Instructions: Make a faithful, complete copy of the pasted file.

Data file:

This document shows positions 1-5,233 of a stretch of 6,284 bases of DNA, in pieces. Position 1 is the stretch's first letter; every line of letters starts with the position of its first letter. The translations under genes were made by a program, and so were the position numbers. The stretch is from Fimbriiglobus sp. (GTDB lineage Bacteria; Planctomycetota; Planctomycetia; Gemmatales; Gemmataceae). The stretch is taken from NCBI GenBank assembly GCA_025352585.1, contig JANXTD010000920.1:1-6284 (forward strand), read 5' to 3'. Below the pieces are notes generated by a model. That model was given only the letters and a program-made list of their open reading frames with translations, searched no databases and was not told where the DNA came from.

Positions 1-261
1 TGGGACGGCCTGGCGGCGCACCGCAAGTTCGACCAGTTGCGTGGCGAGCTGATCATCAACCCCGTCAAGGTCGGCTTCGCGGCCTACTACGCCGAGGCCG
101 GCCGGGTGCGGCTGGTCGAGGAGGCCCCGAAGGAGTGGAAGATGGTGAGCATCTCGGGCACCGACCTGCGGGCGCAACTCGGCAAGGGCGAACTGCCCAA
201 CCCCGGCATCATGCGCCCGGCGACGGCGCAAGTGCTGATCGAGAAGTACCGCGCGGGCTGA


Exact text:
This document shows positions 1-5,233 of a stretch of 6,284 bases of DNA, in pieces. Position 1 is the stretch's first letter; every line of letters starts with the position of its first letter. The translations under genes were made by a program, and so were the position numbers. The stretch is from Fimbriiglobus sp. (GTDB lineage Bacteria; Planctomycetota; Planctomycetia; Gemmatales; Gemmataceae). The stretch is taken from NCBI GenBank assembly GCA_025352585.1, contig JANXTD010000920.1:1-6284 (forward strand), read 5' to 3'. Below the pieces are notes generated by a model. That model was given only the letters and a program-made list of their open reading frames with translations, searched no databases and was not told where the DNA came from.

Positions 1-261
1 TGGGACGGCCTGGCGGCGCACCGCAAGTTCGACCAGTTGCGTGGCGAGCTGATCATCAACCCCGTCAAGGTCGGCTTCGCGGCCTACTACGCCGAGGCCG
101 GCCGGGTGCGGCTGGTCGAGGAGGCCCCGAAGGAGTGGAAGATGGTGAGCATCTCGGGCACCGACCTGCGGGCGCAACTCGGCAAGGGCGAACTGCCCAA
201 CCCCGGCATCATGCGCCCGGCGACGGCGCAAGTGCTGATCGAGAAGTACCGCGCGGGCTGA